Lessons from French President, Emmanuel Macron’s Visit

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Lessons from French President, Emmanuel Macron’s Visit

On Tuesday, 3rd July this year, Nigeria rolled out the red carpet to receive France’s helmsman Emmanuel Macron.

For mar Macron, the official visit was a sort of home-coming as he had served as intern, fifteen years ago at France embassy in Nigeria.

Also, significantly, it would be the first call of the French president to the country since his election in May 2017.

Certain issues and events arising from Mr. Macron’s state visit should not be lost on the nation.

At a joint news conference with President Muhammadu Buhari, at the Presidential Villa, Abuja, while responding to a question on how his country could help Nigeria curb herdsmen-farmer clashes, Mr Macron said France could not solve Nigeria’s problem.

Rather, the French president advised Nigerian government to take on the task of providing security as well as creating an enabling environment for the people to thrive.

What a truism? It is an incontrovertible fact that not just only Nigeria but Africa as a continent, must take the initiative to fight the scourge of insecurity plaguing it.

Why the need for some measures of external assistance is obvious due to the conventional scope of terrorism, it will be delusive to thrust the security of the whole country in the hands of foreign countries.

For example, Europe, which has for years entrusted its security on alliance with United States, has taken steps to reduce such dependence.

In 2017, nearly two dozen European nations agreed to extend their powers into military realm.

Although it could be said that the Nigerian government is quite aware of its responsibility to keep the nation secure, it still remains evident that it still relies on some Western and Asian countries for military hardware.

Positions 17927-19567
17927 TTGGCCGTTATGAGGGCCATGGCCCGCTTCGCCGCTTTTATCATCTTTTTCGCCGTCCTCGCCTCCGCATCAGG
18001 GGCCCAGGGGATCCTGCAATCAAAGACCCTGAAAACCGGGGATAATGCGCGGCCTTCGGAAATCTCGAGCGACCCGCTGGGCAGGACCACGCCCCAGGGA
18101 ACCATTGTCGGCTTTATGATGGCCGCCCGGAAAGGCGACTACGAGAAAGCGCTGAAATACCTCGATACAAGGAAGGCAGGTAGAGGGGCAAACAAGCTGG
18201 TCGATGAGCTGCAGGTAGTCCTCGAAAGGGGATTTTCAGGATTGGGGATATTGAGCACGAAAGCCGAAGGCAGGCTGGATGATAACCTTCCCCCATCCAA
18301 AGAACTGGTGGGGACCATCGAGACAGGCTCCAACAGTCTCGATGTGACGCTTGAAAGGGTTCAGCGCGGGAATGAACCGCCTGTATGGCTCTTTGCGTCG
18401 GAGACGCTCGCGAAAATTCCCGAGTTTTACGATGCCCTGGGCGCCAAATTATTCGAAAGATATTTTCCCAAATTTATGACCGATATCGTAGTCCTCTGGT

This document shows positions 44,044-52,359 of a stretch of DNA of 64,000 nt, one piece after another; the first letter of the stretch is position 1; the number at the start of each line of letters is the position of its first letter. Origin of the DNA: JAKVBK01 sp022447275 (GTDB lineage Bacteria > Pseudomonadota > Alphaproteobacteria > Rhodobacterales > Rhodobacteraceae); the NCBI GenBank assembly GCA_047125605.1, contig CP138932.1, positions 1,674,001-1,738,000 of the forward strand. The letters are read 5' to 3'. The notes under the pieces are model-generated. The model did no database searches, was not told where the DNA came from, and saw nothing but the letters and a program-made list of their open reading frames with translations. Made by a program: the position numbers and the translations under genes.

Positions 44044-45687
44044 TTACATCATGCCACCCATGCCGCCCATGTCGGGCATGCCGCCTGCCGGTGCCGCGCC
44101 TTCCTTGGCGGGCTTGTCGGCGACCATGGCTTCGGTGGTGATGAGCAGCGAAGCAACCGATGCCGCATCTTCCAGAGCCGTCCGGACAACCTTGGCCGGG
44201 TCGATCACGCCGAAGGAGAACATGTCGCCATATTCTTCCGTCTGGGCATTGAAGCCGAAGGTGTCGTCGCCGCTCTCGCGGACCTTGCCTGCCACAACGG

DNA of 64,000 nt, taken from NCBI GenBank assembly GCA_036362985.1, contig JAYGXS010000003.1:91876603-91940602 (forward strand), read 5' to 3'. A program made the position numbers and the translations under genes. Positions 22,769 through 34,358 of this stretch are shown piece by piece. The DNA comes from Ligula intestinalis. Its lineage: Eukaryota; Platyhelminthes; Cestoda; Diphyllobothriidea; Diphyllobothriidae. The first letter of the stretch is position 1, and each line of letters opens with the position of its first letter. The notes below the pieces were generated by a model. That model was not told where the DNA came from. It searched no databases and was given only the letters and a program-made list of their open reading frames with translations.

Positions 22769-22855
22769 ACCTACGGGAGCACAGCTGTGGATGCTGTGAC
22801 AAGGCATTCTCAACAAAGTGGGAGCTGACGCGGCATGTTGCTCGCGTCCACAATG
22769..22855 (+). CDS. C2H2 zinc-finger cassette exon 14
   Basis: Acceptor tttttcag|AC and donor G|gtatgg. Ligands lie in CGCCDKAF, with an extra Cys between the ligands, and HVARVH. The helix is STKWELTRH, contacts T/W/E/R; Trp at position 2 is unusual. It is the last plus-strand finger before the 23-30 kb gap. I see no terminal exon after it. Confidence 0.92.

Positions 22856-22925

The big question is; whither is the Defence Industries Corporation of Nigeria DICON? It is high time DICON be transformed to an organization capable of producing small military hardware to large ones through collaboration with international arms manufacturers and adaptation of weapon technology.

This would require massive defence spending, which can only be enhanced by a buoyant economy, a factor that requires input of government, private enterprises and individuals.

President Macron aptly captures the indispensability of this when he posited that the Nigerian government should create an enabling environment for people to thrive.

To achieve this, government should adequately address the gaping infrastructure deficit, such as deplorable roads, erratic power supply, which are essential for industries and individual entrepreneurs to thrive, thus enhancing job creation.

Signing of bilateral agreement by Lagos, Ogun and Kano with France on urban mobility improvement programme, letter of intent to participate in the implementation of the Nigeria blue-print land degradation and improvement of water supply respectively, are part of the process.

However, the fact remains that the country should also go beyond reliance on foreign countries to achieve provision of basic amenities; it is an indication that the nation is not yet poised to take its fate in its hand in this regard.

It, therefore, behoves government to fast track evolvement of local technology, which would see the nation manufactures machines and equipment to enhance provision of infrastructure.

Some measures of strides have been achieved in this respect in agriculture; it should spread fast to other areas, as technology is what drives development.

Simeon Ugbodovon

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